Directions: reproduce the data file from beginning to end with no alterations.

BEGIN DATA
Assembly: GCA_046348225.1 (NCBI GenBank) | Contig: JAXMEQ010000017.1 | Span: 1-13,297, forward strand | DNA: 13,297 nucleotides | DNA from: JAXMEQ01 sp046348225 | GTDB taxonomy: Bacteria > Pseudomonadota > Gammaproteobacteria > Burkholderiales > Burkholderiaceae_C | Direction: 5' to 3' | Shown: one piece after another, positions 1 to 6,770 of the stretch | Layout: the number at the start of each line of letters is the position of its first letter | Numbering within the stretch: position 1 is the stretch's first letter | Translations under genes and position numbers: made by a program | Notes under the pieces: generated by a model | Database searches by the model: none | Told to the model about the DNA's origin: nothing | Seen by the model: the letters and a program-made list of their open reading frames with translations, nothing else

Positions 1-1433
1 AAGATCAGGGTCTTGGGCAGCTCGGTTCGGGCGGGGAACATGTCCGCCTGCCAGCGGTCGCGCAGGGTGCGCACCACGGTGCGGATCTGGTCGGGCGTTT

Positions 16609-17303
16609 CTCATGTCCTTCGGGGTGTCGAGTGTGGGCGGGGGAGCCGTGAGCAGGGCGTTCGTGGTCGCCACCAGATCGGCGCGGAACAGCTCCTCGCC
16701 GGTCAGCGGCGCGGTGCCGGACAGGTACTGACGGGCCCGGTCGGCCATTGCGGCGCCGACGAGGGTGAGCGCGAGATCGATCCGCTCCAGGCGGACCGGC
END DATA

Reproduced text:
Assembly: GCA_046348225.1 (NCBI GenBank) | Contig: JAXMEQ010000017.1 | Span: 1-13,297, forward strand | DNA: 13,297 nucleotides | DNA from: JAXMEQ01 sp046348225 | GTDB taxonomy: Bacteria > Pseudomonadota > Gammaproteobacteria > Burkholderiales > Burkholderiaceae_C | Direction: 5' to 3' | Shown: one piece after another, positions 1 to 6,770 of the stretch | Layout: the number at the start of each line of letters is the position of its first letter | Numbering within the stretch: position 1 is the stretch's first letter | Translations under genes and position numbers: made by a program | Notes under the pieces: generated by a model | Database searches by the model: none | Told to the model about the DNA's origin: nothing | Seen by the model: the letters and a program-made list of their open reading frames with translations, nothing else

Positions 1-1433
1 AAGATCAGGGTCTTGGGCAGCTCGGTTCGGGCGGGGAACATGTCCGCCTGCCAGCGGTCGCGCAGGGTGCGCACCACGGTGCGGATCTGGTCGGGCGTTT

Positions 16609-17303
16609 CTCATGTCCTTCGGGGTGTCGAGTGTGGGCGGGGGAGCCGTGAGCAGGGCGTTCGTGGTCGCCACCAGATCGGCGCGGAACAGCTCCTCGCC
16701 GGTCAGCGGCGCGGTGCCGGACAGGTACTGACGGGCCCGGTCGGCCATTGCGGCGCCGACGAGGGTGAGCGCGAGATCGATCCGCTCCAGGCGGACCGGC